This comparison makes it clear that following an integrated approach when setting up your company’s GRC system is the best choice. This approach requires greater coordination between the individual topics, however, the advantages of an integrated GRC system speak for themselves.
Check out our webinar on integrated management systems to learn more about how risk management, ICS and BPM benefit from one another.
The Three-Lines Model as the basis for your GRC system
The Three-Lines Model of the European Confederation of Institutes of Internal Auditing (ECIIA) and the Federation of European Risk Management Associations (FERMA) has proven its worth as a basis for setting up and operating a GRC system.
It is a simple but very effective approach to improve the interactions and communications of the different management functions and to describe and clarify essential roles and responsibilities.
The model divides an organization into 3 lines, the so-called three-lines, which define tasks for the following three groups:
- Functions that manage and own risks
- Functions that oversee risks
- Functions that provide independent advice and assurance
Integrated GRC system in the context of the 3 Lines Model
If we divide an organization into three levels, define the boundaries of each group of responsible persons and place their position in the overall risk and control structure, we can more easily ensure effective risk management and thus the success of GRC. The three-lines model thus offers a new perspective on the processes within a company, regardless of size or complexity, and helps to ensure the continued success of risk management initiatives. So let’s take a closer look at each of the three lines:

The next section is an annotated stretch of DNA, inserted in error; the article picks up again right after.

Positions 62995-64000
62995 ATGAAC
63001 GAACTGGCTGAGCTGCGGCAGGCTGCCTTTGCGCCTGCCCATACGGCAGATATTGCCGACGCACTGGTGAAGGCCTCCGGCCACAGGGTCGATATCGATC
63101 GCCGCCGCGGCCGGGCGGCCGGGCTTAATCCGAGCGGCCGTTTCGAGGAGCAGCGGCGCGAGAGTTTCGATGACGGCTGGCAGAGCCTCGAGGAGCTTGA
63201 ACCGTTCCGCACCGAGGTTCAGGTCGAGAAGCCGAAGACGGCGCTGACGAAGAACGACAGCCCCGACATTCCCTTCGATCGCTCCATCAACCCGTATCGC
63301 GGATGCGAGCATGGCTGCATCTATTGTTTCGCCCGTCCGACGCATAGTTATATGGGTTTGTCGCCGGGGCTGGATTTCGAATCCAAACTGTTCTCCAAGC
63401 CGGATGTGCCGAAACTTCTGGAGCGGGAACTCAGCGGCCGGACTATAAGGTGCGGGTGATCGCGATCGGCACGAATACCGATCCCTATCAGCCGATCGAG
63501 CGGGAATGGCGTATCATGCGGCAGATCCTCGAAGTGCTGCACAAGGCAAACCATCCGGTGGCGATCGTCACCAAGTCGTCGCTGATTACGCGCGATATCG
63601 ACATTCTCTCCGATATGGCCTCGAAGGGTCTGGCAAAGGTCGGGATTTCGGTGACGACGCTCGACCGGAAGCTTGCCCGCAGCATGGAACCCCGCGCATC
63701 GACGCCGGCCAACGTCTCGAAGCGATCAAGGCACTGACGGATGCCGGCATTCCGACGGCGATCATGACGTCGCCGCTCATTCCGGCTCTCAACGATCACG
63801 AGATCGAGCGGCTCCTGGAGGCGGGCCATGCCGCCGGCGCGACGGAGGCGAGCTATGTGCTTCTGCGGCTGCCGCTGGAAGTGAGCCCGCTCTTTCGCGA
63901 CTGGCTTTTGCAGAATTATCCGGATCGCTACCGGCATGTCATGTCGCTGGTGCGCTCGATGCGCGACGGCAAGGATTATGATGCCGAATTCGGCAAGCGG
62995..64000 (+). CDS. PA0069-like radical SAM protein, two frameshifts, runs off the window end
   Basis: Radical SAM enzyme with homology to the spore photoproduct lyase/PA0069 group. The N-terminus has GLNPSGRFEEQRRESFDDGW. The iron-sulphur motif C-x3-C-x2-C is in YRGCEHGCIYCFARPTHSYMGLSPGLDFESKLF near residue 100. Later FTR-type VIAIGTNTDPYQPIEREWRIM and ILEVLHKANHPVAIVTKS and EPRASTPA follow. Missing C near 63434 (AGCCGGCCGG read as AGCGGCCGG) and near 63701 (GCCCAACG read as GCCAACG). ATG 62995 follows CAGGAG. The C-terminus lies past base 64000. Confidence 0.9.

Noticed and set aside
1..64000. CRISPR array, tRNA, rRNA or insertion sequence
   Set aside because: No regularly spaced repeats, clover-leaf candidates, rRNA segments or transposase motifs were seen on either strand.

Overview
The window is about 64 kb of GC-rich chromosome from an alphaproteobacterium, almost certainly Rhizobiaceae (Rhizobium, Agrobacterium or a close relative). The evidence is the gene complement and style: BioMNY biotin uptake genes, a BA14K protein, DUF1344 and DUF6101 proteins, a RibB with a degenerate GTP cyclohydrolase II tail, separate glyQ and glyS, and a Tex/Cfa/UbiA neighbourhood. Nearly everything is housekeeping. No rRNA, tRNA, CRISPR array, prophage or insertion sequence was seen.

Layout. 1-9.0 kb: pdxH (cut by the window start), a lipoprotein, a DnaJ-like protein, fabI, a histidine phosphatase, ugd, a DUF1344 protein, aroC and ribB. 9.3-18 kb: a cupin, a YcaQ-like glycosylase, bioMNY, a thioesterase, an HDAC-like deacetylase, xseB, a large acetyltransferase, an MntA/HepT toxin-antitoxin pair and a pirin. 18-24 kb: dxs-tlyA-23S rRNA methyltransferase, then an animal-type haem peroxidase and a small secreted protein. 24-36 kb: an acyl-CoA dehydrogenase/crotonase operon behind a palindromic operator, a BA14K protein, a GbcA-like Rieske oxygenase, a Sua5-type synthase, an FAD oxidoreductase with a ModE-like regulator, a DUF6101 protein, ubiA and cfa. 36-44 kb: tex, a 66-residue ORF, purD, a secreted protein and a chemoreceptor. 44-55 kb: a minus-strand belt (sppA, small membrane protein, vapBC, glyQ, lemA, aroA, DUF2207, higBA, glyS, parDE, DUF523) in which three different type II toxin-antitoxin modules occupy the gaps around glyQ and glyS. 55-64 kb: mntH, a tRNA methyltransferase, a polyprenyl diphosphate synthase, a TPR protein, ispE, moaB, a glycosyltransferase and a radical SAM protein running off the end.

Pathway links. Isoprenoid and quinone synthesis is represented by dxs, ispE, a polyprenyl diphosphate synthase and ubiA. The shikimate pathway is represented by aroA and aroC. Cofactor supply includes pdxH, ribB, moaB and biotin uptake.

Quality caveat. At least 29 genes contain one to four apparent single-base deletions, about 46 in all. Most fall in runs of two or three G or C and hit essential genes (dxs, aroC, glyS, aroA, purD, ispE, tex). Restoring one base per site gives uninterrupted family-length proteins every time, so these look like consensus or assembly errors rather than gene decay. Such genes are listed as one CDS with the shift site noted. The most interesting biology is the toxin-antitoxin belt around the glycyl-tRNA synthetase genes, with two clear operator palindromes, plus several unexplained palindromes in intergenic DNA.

1st Line – Operational management
The so-called 1st line is characterised by operational management and represents the centre of the three-lines model. From the point of view of the organizational structure, this typically consists of the heads of department or division, who have the functional responsibility for all processes in this area. The tasks within the organizational unit are structured and defined via these processes. Process responsibility is accompanied in particular by responsibility for key figures, risks, controls and adherence to compliance requirements.